Monday, January 30, 2012

Long-Term Predictions Sure To Go Wrong

    We are concluding a month that famously provides predictions sure to go wrong.  Financial publications depend upon sensationalism to sell their product, and the best way to bring in new subscribers is with claims to have some type of superior knowledge you can benefit from.  The problem is they have no such knowledge.  Since nobody seems to be held accountable it is easy for new suckers to be born every year.
    I am not against analysis and strategic investing.  What I am against is the audacity of some who feel they can accurately tell you what the best stocks are for the next decade, or which mutual funds will be the best ones to own for the future.  Look at the way the markets move and ask yourself if you think such long-term predictions can be done accurately.
    Every year Smart Money and Money Magazine release their 100 Best Mutual Funds lists.  I challenge you to try to find a link online (that actually works) that will show you one of their lists from the past.  It’s impossible.  I had to go to the library to look at the archives.  With the lack of success their list has historically had, I can see why every link online fails.  The readers of these lists resemble a revolving door.  New readers come in, get burned never to return, meanwhile a whole new crop of “pie in the sky” readers are continuously coming through the door.  Stop!
    In the August 2000 issue of Fortune Magazine they listed the “10 Stocks to Last the Decade”.  Of the 10 stocks listed, two are no longer in business, seven finished the decade down, and only one finished the decade higher.  This lack of success was not specific to Fortune.  I could have pointed out hundreds of so-called “expert” predictions for the same period of time that had done just as bad, and many were worse.  We do not know what is going to happen in the world next week, next year or in the next decade.  If I had told investors in January 2000 to raise their hands if they thought the S&P 500 index would end the decade down, how many hands do you think would have been raised?  Yet that is exactly what happened.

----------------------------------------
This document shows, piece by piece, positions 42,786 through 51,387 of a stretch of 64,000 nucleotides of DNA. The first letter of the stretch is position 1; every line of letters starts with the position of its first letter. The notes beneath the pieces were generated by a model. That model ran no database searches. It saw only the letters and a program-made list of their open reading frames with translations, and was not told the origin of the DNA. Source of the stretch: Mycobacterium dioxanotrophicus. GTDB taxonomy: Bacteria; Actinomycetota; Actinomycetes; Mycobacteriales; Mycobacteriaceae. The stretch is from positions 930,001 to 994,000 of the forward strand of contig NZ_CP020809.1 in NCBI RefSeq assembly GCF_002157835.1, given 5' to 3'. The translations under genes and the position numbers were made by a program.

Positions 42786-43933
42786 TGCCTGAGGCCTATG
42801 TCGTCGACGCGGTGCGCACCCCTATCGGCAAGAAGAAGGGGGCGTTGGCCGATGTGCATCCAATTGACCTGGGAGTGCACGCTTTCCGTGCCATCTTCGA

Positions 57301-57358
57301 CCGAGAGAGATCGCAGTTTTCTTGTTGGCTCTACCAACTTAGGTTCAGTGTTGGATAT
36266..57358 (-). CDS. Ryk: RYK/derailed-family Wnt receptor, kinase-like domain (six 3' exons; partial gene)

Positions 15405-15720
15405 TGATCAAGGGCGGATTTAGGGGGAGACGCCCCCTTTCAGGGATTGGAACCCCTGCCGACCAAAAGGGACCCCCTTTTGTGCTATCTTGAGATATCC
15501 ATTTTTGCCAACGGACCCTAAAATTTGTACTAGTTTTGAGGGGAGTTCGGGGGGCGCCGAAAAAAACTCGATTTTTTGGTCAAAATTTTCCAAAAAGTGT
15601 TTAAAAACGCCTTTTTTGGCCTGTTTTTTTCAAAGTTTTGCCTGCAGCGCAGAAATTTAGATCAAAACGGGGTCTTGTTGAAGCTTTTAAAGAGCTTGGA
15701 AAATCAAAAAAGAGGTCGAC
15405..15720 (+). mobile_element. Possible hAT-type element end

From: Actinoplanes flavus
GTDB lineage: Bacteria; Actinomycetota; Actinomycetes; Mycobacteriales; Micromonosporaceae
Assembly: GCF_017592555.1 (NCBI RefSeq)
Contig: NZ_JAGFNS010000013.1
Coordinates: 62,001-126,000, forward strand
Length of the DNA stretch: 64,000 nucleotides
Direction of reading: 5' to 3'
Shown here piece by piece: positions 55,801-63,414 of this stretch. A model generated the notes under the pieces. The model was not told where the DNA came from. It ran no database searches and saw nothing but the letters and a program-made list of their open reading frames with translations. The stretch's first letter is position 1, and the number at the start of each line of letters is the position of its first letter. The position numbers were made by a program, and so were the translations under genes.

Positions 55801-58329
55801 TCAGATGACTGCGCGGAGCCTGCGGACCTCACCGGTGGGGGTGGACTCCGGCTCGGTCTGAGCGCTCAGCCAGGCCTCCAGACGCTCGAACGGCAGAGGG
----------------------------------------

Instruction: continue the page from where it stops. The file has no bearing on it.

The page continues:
I strongly encourage you to ignore the sensationalism.  Whether the markets are skyrocketing or whether they are in free fall, there is always someone out there trying to take advantage of the emotions individual investors are most likely feeling at the time.  For example, consider the body of work from Harry S. Dent, Jr.  When I got into the business (many years ago) his book “The Great Boom Ahead” was all the rage.  Financial advisors, throughout the 1990’s, would host seminars luring in new clients purely based upon this book.  That book was soon followed by his book “The Roaring 2000’s”.  This was perfect timing to coincide with investors emotions at an all-time high as they chased the internet bubble.  Well it seems the 2000’s weren’t as “roaring” as Harry predicted.  Not to worry because his latest book “The Great Depression Ahead”, released in 2009, will surely put Harry back on track.  His books seem to be geared towards selling the market what it wants to hear at the time.  Individual investors buy this garbage.  I guess if I really wanted to make sure my book sold well then I would have come up with a crystal ball type of title.   
    You would be much better off ignoring all of the “expert” opinions.  There are many reasons for this and here are a few: 1) The expert might be wrong, 2) You will rarely know when the expert has changed his/her opinion, and 3) The common sense you possess far outweighs expert opinions that probably do not pertain to you.  The experts telling you what you should invest in have no idea how long you have to invest or what investment experience you may or may not possess.
    I personally know and follow hundreds of wonderful strategist doing great work.  The sad thing is they are automatically discredited by financial advisors at the major firms.  The same advisors who cling to the long-term unpredictable work that the firms they represent produce.  What is wrong with considering opinions from experts focusing on how to try and make money today?  These people are experts in technical and securities analysis, which is something the majority of financial advisors, who dismiss these experts, have no training.  I have much more respect for those trying to work in the moment rather than trying to position themselves for ten years down the road.
    In the end it is up to you, the individual investor, to make the decision to stop investing in sensationalism.  If you choose to educate yourself, and consider the source, then you can stop being a part of the majority who likes to be spoon fed.  If enough of us stop buying this product then the old guard will stop rolling out the money to produce their sensationalized views.
Jon R. Orcutt, founder of Allocation For Life, is an asset allocation strategist and author of “Master the Markets with Mutual Funds: A Common Sense Guide To Investing Success